I SUMMARY OF THE INVENTION The present invention relates to acloth having a lock which is suitable for use in the positions of use enumerated above andsimilar positions. The lock consists of a number of loops formed alternatingly at the two mutually opposite transverse edges of the cloth from one common thread which also is a part of the longitudinal threads of the cloth (weft threads). The characterising feature of the invention is that the loops are positioned in their entirety between the two planes forming the upper and the lower faces of the cloth. This characterising feature of the invention is obtained, in accordance with apreferred embodiment of the invention, in that two consecutive weft threads at different levels in the cloth are made from one common thread forming a locking loop in the transitional area between the two weft threads. 3 I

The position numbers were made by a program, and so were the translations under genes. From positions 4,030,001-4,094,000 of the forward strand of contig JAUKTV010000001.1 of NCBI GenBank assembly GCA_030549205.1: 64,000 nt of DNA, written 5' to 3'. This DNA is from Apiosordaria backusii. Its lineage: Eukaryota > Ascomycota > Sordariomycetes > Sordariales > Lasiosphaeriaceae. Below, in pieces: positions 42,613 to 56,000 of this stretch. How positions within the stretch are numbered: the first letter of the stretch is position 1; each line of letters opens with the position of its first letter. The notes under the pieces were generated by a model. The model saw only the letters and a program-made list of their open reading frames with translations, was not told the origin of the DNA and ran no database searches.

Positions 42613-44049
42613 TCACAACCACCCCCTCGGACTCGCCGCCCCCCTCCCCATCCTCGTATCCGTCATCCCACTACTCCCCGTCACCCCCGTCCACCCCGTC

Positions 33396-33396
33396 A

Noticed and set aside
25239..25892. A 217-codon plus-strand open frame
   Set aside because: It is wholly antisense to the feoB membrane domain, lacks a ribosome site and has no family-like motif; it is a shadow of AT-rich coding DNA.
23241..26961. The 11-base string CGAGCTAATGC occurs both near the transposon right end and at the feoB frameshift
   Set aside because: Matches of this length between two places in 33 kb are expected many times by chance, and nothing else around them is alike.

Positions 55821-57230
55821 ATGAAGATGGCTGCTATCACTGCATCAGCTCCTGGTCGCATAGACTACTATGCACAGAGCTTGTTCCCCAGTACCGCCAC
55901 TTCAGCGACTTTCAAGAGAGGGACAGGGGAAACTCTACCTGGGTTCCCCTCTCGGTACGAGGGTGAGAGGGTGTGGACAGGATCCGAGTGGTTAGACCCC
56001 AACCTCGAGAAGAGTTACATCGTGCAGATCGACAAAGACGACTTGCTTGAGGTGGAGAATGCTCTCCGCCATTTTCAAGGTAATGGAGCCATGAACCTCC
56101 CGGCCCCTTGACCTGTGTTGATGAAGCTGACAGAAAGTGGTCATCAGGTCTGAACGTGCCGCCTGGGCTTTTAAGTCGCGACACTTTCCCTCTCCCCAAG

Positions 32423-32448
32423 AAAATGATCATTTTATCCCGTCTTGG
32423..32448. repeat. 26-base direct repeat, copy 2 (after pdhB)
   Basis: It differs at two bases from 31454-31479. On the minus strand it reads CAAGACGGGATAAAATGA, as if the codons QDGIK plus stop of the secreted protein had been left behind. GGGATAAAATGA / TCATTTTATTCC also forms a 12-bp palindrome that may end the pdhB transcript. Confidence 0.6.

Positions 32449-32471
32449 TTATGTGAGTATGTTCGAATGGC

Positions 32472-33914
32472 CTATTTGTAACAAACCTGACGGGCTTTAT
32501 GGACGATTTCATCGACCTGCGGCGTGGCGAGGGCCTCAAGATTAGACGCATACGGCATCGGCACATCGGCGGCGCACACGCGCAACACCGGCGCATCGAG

When weaving with comparatively rigid yarns, such as monofilaments, thewarp commonly forms sinuous threads in the loom, these threads coiling or twisting about the relatively straight weft threads. As a consequence, the warp will form the surface layers of the cloth and because the warp thread loops in a multileaved weave will not be positioned in a longitudinal row of uniform loop shape the warp cannot form the locking loops in accordance with the inventionn as these will be in a position above at least one of the surfaces of the cloth. It is thus necessary that the locking loops are formed from the weft yarn which, however, on account of its straightness is not very suitable for separate splicing outside the loom. The reason herefor is that an extremely broad joint zone is required to achieve sufficient strength as the straight threads have a low sliding resistance and may be pulled out from the weave fairly easily. To solve this problem the loops are, in accordance with the invention, formed directly in a loomsuch that one and the same thread without interruptions is used to form a series of loops alternatively in the two edges of the cloth while the same thread simultaneously constitutes a longitudinal thread in the finished cloth.